The symptoms of a drug allergy usually appear within one hour of taking the medication. But the reaction sometimes occurs later – after several hours, days or even weeks. The symptoms that start soon after taking medication may include the following: Red and unusually warm skin.
Drug rashes are a side effect of a drug that manifests as a skin reaction. Drug rashes usually are caused by an allergic reaction to a drug, but some drug rashes are not allergic. Typical symptoms include redness, bumps, blisters, hives, itching, and sometimes peeling, or pain.
The most common type of drug reaction is hives, also known as urticaria. They are raised, swollen, red or flesh-colored bumps or welts that appear on the skin. They can take on many shapes and can be very itchy. They usually develop in groups and may cover large areas of skin.
Symptoms of a serious drug allergy often occur within an hour after taking a drug. Other reactions, particularly rashes, can occur hours, days or weeks later. Drug allergy symptoms may include: Skin rash.
The most common antibiotic that elicits an allergic reaction is penicillin (think penicillin G)—with 8% of Americans reporting this allergy—followed by sulfonamides and tetracyclines.
Anaphylaxis symptoms usually occur within minutes of exposure to an allergen. Sometimes, however, anaphylaxis can occur a half-hour or longer after exposure. In rare cases, anaphylaxis may be delayed for hours.
Type IV reactions are also called 'delayed hypersensitivity reactions'. These reactions can happen from 12 to 72 hours after exposure to the allergen. For example, contact dermatitis, some lung conditions, type I diabetes and organ transplant rejection.
Side effects can happen within minutes after ingesting a medicine. It can also take hours or days depending on how long it takes for it to metabolize in your body.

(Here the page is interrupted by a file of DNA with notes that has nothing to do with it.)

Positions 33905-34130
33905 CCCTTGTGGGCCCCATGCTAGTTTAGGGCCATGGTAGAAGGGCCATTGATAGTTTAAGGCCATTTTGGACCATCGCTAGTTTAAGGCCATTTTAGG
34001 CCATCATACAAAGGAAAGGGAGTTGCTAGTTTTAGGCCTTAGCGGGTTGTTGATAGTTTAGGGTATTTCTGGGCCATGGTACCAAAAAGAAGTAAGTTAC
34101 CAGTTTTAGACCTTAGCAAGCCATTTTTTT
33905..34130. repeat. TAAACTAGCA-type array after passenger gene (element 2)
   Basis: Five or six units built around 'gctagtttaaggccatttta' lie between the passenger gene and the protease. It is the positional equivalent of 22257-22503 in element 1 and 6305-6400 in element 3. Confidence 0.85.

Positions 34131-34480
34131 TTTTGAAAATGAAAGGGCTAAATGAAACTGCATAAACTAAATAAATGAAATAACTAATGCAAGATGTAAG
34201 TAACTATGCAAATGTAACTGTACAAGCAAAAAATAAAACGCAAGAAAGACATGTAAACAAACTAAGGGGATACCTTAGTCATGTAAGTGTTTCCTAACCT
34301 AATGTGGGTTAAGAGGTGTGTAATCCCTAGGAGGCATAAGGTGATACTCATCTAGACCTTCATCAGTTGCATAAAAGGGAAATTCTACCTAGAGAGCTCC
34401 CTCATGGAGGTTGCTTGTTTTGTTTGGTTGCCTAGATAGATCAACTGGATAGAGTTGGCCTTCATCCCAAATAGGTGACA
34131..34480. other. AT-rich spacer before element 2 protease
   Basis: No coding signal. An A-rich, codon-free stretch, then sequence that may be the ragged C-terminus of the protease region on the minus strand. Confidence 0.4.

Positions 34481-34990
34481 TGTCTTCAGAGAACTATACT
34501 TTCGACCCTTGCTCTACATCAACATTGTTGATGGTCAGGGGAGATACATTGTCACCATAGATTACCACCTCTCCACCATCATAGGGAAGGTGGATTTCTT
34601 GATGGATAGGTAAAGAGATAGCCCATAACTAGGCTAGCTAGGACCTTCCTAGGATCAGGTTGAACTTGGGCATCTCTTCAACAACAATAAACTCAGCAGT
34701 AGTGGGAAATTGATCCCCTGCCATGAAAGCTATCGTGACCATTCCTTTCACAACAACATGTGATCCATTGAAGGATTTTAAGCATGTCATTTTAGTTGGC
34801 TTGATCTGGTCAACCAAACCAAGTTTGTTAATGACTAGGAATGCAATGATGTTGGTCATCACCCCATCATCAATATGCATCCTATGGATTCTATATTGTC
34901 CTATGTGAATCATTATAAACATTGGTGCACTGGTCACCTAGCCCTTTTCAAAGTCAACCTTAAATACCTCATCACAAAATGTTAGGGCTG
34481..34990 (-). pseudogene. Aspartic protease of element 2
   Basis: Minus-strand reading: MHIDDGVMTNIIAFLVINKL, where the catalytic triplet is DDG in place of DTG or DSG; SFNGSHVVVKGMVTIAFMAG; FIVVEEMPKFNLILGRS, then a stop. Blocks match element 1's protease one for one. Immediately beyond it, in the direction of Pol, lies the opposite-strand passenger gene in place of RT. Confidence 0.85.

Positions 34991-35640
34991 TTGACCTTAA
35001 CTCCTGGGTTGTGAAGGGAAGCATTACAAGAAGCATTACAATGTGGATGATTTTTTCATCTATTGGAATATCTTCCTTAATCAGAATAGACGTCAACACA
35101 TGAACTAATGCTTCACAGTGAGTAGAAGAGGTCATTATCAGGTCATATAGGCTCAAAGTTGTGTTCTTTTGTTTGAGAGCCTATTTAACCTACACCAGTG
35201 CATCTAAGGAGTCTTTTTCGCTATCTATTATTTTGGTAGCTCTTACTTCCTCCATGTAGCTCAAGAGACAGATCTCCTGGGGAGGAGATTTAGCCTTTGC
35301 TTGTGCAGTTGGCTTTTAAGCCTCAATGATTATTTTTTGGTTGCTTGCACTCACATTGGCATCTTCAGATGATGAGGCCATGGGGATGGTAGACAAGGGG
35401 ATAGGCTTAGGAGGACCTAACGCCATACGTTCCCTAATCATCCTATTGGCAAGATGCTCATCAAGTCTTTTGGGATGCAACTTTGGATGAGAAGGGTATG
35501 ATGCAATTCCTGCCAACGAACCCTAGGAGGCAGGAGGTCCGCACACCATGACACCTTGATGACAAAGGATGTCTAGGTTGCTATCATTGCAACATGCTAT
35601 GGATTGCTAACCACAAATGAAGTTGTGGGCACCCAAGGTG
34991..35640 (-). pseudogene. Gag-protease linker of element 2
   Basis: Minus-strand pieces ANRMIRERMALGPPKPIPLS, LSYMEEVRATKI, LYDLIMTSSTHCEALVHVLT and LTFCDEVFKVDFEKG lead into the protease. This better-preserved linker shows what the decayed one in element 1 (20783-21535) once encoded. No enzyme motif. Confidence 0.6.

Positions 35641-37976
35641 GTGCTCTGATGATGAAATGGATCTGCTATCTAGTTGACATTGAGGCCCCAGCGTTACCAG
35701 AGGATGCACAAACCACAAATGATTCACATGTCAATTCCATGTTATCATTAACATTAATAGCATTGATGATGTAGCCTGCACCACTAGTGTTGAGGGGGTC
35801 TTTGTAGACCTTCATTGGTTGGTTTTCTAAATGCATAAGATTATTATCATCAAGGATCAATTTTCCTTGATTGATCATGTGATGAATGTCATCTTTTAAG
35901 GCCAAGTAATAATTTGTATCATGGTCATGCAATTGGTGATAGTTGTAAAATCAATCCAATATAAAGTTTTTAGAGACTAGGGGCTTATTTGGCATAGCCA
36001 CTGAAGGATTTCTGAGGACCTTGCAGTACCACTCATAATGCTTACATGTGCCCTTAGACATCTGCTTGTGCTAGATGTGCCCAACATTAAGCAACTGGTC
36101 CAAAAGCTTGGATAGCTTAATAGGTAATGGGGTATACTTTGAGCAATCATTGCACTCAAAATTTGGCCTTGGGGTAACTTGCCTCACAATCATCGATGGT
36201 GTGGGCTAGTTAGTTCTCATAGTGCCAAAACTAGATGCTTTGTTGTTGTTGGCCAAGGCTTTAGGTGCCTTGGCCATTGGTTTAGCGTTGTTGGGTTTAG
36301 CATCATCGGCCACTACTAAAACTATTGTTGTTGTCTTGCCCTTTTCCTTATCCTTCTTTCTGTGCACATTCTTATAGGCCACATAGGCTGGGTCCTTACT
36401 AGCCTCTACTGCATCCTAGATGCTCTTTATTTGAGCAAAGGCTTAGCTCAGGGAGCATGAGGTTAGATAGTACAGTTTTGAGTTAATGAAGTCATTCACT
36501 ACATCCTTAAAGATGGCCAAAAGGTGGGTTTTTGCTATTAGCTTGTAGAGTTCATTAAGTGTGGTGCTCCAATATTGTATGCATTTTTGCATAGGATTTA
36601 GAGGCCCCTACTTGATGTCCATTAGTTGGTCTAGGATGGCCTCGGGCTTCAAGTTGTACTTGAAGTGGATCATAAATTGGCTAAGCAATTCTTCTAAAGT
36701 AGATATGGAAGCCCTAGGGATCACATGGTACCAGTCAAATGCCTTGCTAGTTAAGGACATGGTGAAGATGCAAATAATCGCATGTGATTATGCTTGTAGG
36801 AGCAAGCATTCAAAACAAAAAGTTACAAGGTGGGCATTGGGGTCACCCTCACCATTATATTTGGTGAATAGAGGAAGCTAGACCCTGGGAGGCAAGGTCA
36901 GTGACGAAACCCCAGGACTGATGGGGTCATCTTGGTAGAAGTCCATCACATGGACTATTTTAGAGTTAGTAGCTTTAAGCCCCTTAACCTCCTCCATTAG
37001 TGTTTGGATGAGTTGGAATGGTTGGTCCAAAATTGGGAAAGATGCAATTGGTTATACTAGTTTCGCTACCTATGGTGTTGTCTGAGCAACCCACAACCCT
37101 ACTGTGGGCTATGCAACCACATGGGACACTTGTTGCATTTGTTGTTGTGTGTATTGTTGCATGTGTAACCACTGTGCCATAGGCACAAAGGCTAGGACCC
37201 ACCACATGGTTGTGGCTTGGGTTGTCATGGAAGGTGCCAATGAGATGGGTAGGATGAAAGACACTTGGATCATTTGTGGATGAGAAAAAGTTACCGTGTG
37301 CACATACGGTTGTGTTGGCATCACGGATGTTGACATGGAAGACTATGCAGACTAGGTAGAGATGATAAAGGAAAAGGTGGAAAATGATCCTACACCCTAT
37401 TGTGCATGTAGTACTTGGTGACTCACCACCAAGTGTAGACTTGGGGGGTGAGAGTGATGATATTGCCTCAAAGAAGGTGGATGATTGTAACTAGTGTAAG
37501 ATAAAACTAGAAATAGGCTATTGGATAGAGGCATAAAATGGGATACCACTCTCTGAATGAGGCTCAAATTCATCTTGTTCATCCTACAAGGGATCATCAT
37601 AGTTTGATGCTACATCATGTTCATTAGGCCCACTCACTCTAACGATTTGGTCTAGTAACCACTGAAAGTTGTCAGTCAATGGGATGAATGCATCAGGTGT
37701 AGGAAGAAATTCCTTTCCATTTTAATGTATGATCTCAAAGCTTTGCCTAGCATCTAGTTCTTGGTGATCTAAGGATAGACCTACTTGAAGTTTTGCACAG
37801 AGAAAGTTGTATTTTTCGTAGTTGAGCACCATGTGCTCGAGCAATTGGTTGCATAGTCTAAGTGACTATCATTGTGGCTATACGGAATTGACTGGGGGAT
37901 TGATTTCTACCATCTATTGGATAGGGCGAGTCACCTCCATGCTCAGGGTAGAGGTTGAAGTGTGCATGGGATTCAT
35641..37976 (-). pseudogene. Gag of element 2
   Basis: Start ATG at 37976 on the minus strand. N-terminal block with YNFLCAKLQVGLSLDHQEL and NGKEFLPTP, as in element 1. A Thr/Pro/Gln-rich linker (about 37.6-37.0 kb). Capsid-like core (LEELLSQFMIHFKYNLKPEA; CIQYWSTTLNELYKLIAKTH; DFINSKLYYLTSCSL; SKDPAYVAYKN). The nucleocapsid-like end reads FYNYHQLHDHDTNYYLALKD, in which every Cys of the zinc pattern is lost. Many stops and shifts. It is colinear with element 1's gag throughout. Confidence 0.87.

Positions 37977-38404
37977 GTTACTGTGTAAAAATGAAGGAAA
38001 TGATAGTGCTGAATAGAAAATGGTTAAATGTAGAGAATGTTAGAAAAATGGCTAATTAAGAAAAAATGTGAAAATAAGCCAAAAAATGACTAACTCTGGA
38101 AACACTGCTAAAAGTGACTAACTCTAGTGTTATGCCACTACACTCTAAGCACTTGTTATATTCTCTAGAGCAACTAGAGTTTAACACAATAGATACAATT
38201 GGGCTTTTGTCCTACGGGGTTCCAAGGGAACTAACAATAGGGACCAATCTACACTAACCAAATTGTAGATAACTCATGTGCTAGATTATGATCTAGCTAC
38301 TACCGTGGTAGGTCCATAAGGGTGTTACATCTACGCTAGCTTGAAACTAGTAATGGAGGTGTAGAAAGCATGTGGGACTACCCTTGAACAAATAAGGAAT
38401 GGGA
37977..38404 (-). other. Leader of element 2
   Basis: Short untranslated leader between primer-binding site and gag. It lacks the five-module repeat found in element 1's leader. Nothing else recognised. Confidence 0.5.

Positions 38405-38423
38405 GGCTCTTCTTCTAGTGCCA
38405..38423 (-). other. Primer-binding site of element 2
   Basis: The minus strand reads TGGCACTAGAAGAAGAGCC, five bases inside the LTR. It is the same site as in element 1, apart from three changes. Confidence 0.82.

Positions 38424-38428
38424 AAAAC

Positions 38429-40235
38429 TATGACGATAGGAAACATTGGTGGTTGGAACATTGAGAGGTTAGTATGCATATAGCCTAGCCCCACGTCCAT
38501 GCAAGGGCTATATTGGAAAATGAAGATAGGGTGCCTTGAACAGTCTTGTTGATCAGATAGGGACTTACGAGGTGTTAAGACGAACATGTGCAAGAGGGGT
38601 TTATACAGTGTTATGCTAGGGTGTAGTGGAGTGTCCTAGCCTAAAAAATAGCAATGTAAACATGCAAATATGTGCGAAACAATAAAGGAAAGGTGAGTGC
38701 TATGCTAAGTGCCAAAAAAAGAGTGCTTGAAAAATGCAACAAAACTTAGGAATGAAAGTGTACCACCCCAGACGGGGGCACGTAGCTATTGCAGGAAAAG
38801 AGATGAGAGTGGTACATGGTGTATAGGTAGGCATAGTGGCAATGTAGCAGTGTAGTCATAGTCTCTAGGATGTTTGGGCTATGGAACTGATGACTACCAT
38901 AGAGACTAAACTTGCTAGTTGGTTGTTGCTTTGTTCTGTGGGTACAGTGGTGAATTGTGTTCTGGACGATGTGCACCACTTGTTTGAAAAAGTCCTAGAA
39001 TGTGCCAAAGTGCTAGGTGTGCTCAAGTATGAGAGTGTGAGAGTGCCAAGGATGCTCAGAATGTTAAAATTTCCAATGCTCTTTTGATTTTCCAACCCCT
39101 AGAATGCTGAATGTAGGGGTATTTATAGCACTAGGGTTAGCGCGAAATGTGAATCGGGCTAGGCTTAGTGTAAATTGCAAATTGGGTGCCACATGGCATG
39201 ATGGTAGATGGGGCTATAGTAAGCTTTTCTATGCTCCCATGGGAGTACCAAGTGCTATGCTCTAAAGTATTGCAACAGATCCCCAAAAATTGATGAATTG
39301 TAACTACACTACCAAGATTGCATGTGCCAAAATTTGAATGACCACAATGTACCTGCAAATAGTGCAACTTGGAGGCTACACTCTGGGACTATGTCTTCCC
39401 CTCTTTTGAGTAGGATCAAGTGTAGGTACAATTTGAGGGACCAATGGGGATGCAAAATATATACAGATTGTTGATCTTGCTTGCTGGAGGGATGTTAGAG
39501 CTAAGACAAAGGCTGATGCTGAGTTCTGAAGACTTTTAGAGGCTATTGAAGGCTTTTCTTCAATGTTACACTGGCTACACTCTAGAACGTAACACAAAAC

An adverse reaction is an unexpected negative reaction to a medication or treatment that happens even when used correctly. Any prescription drug, over-the-counter (OTC) medication, nutritional supplement, and botanical health product can potentially cause adverse reactions.
Antihistamines block histamine, alleviating discomfort related to a drug reaction. The medication is taken by mouth, typically for a few weeks. An over-the-counter antihistamine may be effective, or your doctor may give you a prescription.
Skin rashes, itching or hives. Swelling of the lips, tongue or throat. Shortness of breath, trouble breathing or wheezing (whistling sound during breathing) Dizziness and/or fainting.
The early symptoms may be mild, such as a runny nose, a skin rash or a “strange feeling.” These symptoms can quickly lead to more serious problems, including: Trouble breathing. Hives or swelling. Tightness of the throat.
The first signs of an anaphylactic reaction may look like typical allergy symptoms: a runny nose or a skin rash. But within about 30 minutes, more serious signs appear. There is usually more than one of these: Coughing; wheezing; and pain, itching, or tightness in your chest.
Untreated allergies can get worse, with more severe allergy attacks occurring over time. These frequent or prolonged allergic reactions can also weaken your immune system and set you up for dangerous complications, such as bacterial or fungal infections in the sinuses, lungs, ears or skin.
If your skin starts to blister up or you see pustules, or if you notice sores in your mouth, eyes, or your genitalia, these are red flags and you should get to an urgent care clinic or the ER and ask for a dermatology consultation.